About the Talk
June 3, 2011 9:30 AM
Microsoft Conference Center Building 33Microsoft Conference Center Building 33
Cloud computing has gained significant popularity over the past few years and introduces a number of new and compelling capabilities as a computational platform. Beyond the well-established benefits such as the massive scalability of both compute on demand and storage on demand, cloud computing offers the ability to think differently about the problems we aretrying to solve. Rather than facing constraints of fixed limitations of a target computational platform, we are able to develop codes and algorithms that can make intelligent use of the resources available. A particular code may begin to solve a problem on a modest set of hardware and then, as the incoming data set grows or solution evolves, issue calls to the underlying cloud infrastructure to allocate the appropriate increase in hardware. The software can then reconfigure its control structures to accommodate the newly acquired hardware and resume the task of solving the problem at hand.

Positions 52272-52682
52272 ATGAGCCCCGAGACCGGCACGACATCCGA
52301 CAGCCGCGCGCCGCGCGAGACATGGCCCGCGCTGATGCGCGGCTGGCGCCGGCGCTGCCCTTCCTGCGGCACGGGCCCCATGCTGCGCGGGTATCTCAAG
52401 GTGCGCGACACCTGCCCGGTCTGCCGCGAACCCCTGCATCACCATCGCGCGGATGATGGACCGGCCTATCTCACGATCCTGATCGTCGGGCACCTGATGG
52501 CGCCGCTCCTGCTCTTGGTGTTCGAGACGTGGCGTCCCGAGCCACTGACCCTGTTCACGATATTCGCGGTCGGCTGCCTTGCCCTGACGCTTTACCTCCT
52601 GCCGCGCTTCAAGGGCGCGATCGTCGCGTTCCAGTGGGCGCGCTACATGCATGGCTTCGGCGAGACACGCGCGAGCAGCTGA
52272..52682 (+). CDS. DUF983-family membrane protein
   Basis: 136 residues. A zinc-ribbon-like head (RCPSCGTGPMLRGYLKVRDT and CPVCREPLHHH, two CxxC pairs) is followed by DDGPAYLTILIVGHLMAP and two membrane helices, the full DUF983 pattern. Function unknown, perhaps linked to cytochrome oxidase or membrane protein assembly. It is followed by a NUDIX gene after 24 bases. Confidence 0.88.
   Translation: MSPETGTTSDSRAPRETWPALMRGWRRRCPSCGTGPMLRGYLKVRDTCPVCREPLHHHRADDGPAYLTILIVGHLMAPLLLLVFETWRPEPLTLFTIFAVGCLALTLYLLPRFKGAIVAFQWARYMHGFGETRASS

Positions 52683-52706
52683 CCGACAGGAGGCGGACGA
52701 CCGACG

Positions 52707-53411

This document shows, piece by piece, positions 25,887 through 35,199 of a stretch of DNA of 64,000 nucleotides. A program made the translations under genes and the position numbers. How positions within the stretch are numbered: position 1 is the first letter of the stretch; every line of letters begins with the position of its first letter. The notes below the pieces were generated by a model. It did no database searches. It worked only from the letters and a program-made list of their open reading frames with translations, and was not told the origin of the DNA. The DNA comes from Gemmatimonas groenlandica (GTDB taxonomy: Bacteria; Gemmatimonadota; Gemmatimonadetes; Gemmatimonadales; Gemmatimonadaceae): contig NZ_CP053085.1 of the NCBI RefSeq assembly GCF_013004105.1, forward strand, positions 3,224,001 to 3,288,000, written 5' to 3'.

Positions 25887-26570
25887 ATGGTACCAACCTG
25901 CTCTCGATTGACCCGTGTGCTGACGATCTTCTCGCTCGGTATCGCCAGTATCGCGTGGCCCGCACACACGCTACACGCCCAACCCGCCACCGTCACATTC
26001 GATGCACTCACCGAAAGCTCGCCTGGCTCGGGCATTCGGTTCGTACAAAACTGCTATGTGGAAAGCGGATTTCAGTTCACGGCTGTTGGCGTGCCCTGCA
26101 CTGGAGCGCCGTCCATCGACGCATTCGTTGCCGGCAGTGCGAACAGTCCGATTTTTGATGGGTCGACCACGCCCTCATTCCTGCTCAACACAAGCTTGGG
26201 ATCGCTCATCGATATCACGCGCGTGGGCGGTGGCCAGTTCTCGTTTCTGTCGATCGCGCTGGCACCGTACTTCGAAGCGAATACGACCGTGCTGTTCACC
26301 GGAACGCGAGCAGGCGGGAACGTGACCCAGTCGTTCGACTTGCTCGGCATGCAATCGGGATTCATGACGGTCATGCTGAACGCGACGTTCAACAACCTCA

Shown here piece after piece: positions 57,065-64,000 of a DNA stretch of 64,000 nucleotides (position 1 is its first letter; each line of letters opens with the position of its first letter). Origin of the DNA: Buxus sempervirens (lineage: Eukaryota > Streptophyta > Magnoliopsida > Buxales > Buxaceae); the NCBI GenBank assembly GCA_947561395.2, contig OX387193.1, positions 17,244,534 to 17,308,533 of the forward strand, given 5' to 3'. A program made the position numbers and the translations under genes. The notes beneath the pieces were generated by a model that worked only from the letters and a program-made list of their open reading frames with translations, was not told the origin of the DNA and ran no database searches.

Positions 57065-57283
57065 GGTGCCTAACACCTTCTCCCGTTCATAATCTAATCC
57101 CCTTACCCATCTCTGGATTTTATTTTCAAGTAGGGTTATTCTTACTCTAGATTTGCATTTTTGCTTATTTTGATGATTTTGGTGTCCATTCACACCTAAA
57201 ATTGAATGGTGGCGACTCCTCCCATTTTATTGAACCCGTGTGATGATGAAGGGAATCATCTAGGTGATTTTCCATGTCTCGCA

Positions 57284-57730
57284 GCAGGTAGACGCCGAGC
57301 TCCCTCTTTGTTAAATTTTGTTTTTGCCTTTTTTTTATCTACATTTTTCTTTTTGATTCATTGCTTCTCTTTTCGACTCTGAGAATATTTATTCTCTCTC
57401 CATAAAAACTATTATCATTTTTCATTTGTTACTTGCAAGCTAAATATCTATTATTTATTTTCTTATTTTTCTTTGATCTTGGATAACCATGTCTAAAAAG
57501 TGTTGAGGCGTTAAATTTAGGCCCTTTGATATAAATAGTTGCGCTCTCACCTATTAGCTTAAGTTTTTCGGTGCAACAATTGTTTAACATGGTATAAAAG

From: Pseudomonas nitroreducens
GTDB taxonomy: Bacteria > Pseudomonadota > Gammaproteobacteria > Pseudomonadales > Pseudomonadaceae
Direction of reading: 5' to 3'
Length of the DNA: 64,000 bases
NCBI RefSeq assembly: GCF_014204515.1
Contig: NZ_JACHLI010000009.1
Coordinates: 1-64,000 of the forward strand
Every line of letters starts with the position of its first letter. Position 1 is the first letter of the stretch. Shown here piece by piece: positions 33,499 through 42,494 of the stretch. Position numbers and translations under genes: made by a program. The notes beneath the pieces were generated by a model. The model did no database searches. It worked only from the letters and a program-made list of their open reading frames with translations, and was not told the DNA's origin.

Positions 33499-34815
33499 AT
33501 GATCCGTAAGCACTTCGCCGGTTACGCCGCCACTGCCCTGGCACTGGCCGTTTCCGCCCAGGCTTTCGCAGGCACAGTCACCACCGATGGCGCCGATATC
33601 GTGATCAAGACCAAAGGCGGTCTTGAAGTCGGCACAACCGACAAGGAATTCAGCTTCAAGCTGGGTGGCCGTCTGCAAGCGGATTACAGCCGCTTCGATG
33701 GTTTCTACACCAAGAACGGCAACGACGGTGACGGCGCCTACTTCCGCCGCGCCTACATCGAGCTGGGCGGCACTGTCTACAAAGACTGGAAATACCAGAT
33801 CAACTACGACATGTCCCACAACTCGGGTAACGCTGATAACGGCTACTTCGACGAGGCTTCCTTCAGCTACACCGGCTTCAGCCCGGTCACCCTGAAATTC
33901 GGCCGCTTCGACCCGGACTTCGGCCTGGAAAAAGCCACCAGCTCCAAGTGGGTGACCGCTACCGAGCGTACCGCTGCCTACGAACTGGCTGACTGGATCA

This talk will discuss early progress in the application of the above techniques to a document clustering algorithm developed at Oak Ridge National Laboratory. The original codes used to solve this problem utilize a memory resident non-binary tree, which causes the problem size to be limited by the amount of physical ram in the machine. The application of the cloud and the techniques described in this talk are allowing the algorithm to span multiple machines in a self-scaling, fault tolerant manner. This talk will provide initial results, lessons learned, future work, as well as a brief comments on utilizing various cloud vendors for the same code base.